Monday, 13 April 2009

Music's lost poet has a site

My most important recent discovery has been the music of 1970s band Renaissance, since the "punk revolution" reviled and generally ignored by just about every modern critic or seen as overblown and overtly virtuosic.

Having been curious merely from a list on of female vocal albums I was looking at when seeking a few limited-edition Laura Nyro reissues, it has loomed upon me that Renaissance, like Laura Nyro, were an artist whose innovation and influence has been obscured by the "punk revolution" because they moved so far from the "simple, loud and fast" criterion that too many (including people whose skill makes me actually admire them, like "janitor-x"). In a sense, what Renaissance did was even further than Laura Nyro from what the music press admires, at least in terms of the political incorrectness of songs like "Mother Russia" and "The Sisters". I also fell Annie Haslam's survival from breast cancer could have prevented Renaissance from enjoying the rehabilitation and revival of interest Laura Nyro has enjoyed since she died of ovarian cancer in 1997.

The lyrics of these songs, which like so many Renaissance pieces yearn for a simpler past, were penned by Betty Thatcher, a professional poet who never was involved with music. This may be why they are so different from often fantasy-oriented the lyrics on finds on other progressive rock albums or the "streetwise" tone of underground music.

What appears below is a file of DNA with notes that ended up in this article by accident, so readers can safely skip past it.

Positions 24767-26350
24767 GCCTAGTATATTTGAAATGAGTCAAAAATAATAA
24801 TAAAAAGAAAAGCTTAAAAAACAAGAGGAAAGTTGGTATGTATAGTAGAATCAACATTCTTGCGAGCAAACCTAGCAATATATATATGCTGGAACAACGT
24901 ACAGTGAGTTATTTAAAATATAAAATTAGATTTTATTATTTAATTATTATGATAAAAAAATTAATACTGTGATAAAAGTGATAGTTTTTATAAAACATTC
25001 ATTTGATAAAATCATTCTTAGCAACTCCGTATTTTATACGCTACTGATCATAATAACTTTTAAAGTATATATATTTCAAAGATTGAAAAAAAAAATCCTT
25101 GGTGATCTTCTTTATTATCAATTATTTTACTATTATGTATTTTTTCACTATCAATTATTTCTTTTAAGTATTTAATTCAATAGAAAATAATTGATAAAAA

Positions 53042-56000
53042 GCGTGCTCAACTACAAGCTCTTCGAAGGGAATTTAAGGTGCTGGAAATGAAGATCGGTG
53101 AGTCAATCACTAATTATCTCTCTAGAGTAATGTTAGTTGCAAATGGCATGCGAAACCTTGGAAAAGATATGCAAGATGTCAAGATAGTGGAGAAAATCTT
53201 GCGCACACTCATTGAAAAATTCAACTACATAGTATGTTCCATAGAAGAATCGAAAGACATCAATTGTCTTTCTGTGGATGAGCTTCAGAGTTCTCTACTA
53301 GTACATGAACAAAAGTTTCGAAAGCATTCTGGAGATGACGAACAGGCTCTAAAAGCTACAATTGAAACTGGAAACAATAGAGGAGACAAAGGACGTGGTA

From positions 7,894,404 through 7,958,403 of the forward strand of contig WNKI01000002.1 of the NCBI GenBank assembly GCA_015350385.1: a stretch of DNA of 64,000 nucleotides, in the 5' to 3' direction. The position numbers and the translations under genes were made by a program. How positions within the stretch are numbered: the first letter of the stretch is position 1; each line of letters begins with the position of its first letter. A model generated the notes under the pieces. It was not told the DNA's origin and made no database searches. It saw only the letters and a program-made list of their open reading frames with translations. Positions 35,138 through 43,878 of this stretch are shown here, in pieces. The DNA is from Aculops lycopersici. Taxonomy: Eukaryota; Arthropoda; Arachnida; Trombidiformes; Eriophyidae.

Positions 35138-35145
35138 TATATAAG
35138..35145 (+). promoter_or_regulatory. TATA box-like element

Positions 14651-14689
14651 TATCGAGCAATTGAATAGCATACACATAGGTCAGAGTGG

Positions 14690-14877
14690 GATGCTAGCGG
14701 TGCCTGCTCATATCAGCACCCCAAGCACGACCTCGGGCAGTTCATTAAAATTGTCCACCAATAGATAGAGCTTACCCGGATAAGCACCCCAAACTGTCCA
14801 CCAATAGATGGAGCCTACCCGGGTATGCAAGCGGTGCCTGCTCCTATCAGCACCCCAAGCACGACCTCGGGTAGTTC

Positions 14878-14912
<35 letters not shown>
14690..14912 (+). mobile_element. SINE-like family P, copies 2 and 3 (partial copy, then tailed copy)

Recent days have seen fans of Renaissance inform me that Betty Thatcher has been very ill. I sympathise very much with these people, although almost all I imagine as being much older than me and having seen the band when it was active. Very little is actually known about Betty Thatcher in spite of the fact that the beauty of her musical poetry deserves more attention than it gets - for instance, "Cold As Being" is an amazing meditation on ecological catastrophe. The surprise today was to find a YouTube site by Betty herself. Though incomplete, I hope the site can draw some attention to a group who, almost if not quite as much as Roxy Music, showed ecstatic, mystical beauty was not necessarily exclusive of working as a tightly-knit group.

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